Wednesday, March 10, 2021 at 7:30 p.m. via ZOOM
or call in with 301-715-8592 (Meeting ID = 841 2102 9826, Passcode: 190467)
A recording of this meeting, and hotlinks within the Newsletter, will be available on our website: http://www.wmcca.org/
SPEAKER: Caroline Taylor, Executive Director of the Montgomery Countryside Alliance
“The mission of the Montgomery Countryside Alliance is to promote sound economic, land-use and transportation policies and programs that preserve the natural environment, open spaces, and rural lands in Montgomery County’s Agricultural Reserve for the benefit of all Washington Metropolitan area residents.” Caroline will provide us with an update on issues in the Ag Reserve.
“Waiting for Godot (and a Vaccine)”
submitted by President Ken Bawer President@WMCCA.org
I am ready for Spring. I am ready for the pandemic to be over. I am ready to resume former activities. And I am waiting for a vaccine. Fortunately, we are headed in the right direction: the days are getting longer, and the vaccines are rolling out. Johnson & Johnson, whose vaccine has just been approved by the FDA for emergency use, projects to have 20 million doses ready in March and 100 million by June. None of these can come fast enough, but at least there is light at the end of the tunnel and these will all certainly arrive before Godot.
We recently signed onto two letters that commented on the County’s draft Climate Action Plan. One, from the MoCo CAP Coalition, provided an extensive critique of the entire 130-page document. The other, from the Montgomery Coalition to Prevent Stream Destruction, provided comments relating to “stream restorations”.
There are six Water & Sewer Service Category Change Requests that we continue to follow in our area. Some of these property owners requested conversions from septic systems to WSSC sewer service even though they don’t qualify by law. Plus, two new requests were made as 2Q 2021 applications. Several of the owner requests claimed special circumstances and asked that they not be held to the same rules as everyone else. Why is it important to limit sewer line sprawl? The answer is to protect the water quality of streams in our low-density areas from polluted runoff associated with large impervious surfaces and higher density development. Water from Watts Branch, Piney Branch, and Muddy Branch are taken up by the WSSC Potomac River Filtration Plant on River Road.
The County Department of Environmental Protection is working on a “technical update” to the Water and Sewer Plan. We anticipate an attempt to weaken the rules for sewer line connection which would lead to more sewer line sprawl in our area.
Proposed Zoning Text Amendment (ZTA 20-01) with amendments for Community Solar in the Agricultural Reserve was approved by the County Council. Rather than the original text, which would have allowed much more expansive installation of solar arrays in the Ag Reserve, the amendments – which we supported - ensure that each construction application must be approved on a case-by-case (Conditional Use) basis. This was a compromise situation to somewhat stem the tide of creeping industrialization in the Ag Reserve – this area was created as an agricultural reserve, not an industrial zone.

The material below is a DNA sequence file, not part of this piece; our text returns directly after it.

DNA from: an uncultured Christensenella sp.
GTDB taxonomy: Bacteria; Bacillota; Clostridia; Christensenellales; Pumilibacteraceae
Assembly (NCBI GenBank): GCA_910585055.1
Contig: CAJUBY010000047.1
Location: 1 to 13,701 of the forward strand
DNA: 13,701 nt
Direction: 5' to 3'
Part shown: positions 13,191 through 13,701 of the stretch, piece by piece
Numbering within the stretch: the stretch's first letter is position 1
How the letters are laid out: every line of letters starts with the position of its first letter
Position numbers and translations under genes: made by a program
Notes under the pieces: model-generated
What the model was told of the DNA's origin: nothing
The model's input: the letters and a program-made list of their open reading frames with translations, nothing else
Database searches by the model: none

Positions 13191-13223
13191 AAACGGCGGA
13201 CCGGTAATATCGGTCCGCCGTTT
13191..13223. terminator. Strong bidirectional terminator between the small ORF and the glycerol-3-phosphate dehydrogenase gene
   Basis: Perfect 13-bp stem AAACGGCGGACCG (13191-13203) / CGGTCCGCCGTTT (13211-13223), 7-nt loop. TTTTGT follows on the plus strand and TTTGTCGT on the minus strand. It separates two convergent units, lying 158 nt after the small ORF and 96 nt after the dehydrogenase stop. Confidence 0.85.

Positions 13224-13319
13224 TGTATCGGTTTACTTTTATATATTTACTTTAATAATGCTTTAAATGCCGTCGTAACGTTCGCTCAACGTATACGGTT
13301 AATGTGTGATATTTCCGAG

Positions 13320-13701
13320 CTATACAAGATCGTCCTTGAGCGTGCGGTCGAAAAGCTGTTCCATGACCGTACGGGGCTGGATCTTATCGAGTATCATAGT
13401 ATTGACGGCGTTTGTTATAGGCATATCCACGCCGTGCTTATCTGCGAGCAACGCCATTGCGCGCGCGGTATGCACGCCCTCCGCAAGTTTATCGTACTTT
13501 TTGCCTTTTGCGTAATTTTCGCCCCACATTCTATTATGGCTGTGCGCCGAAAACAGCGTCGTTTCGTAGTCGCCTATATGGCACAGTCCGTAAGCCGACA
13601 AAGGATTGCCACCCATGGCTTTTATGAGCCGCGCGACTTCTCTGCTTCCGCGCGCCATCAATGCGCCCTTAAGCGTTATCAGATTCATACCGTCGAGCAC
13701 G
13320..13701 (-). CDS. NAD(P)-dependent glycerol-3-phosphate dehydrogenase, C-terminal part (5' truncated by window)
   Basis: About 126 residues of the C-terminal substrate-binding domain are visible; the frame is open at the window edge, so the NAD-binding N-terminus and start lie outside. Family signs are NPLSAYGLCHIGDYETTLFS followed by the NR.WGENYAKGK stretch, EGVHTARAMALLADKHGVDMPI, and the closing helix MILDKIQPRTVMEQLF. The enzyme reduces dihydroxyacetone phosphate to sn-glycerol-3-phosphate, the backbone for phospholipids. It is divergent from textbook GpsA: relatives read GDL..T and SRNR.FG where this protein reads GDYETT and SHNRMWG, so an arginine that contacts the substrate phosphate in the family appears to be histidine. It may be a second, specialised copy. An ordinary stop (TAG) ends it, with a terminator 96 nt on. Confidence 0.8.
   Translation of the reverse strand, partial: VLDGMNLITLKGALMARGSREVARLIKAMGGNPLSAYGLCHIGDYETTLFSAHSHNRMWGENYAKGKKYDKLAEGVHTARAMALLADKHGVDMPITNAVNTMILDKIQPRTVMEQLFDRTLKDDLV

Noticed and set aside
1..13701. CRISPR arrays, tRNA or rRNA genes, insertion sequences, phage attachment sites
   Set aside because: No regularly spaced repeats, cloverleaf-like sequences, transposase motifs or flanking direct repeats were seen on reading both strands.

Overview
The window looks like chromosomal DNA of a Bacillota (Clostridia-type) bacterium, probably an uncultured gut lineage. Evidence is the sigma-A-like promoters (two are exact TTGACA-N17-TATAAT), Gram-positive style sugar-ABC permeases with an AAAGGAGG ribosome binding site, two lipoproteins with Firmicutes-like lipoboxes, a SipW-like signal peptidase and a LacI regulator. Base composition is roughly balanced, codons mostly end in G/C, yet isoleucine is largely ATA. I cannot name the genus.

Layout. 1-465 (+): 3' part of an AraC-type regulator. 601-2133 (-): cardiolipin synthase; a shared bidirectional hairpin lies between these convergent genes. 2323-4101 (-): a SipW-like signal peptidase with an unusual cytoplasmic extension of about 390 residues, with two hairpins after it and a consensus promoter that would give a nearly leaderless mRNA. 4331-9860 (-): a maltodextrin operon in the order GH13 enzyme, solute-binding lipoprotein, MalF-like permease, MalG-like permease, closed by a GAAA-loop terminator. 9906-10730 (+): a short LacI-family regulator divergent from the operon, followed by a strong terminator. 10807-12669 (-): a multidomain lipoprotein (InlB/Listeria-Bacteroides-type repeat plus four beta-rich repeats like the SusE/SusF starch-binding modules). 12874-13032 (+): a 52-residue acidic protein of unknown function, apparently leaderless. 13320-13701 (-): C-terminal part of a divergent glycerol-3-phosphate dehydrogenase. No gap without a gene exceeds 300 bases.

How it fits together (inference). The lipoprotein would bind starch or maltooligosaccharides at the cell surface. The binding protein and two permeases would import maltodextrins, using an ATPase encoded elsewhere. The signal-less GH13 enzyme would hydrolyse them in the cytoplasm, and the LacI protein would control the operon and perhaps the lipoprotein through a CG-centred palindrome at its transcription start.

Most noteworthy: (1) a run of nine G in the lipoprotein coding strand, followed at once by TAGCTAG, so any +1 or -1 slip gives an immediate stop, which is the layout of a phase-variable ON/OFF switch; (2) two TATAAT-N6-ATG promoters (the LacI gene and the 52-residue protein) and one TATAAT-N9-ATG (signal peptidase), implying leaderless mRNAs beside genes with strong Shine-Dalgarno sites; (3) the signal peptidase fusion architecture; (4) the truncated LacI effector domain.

WMCCA signed onto a letter by the Montgomery Coalition to Prevent Stream Destruction asking for a temporary pause in “stream restorations” in the County and Parks to allow a reexamination of their desirability.
As expected, the Planning Board approved the Forest Conservation Plan Amendment for Congressional Country Club. We opposed the plan since it will allow the cutting of previously protected trees and will allow armor-plating of their stream with boulders instead of controlling their stormwater at its source.
Finally, we met with and provided suggestions to the County Department of Environmental Protection (DEP) regarding new septic legislation they will be proposing to require septic tank pumping every five years.
Spectrum Retirement Communities, LLC
submitted by Susanne Lee
On Feb. 25, 2021 the Montgomery County Office of Zoning and Administrative Hearings approved Spectrum’s application and granted conditional use approval to allow the construction and operation of a residential care facility for individuals 62 years and older at 9545 River Road (currently Potomac Petals and Plants, formerly Behnke’s garden center). The facility is approved for 100 units with up to 130 beds (assisted living and memory care units). Eighty-five parking spaces must be provided and up to 43 employees may be on site at any one time. Although not included as a condition in the decision, in its revised application Spectrum agreed to reduce the building height from three to two stories. Spectrum now joins the other two new residential care facilities approved by OZAH: Brandywine (140 assisted living and memory care units) 10800 Potomac Tennis Lane next to ManorCare and Arden Courts; and Artis Senior Living (72 memory care units) 8301 River Road near Sunrise at Fox Hill. It will be interesting to see how marketable the Spectrum units will be given the number of such units already available and under construction in Potomac and nearby, the documented desire of seniors to age in place, and the issues surrounding congregate living facilities that have been tragically underscored during the pandemic.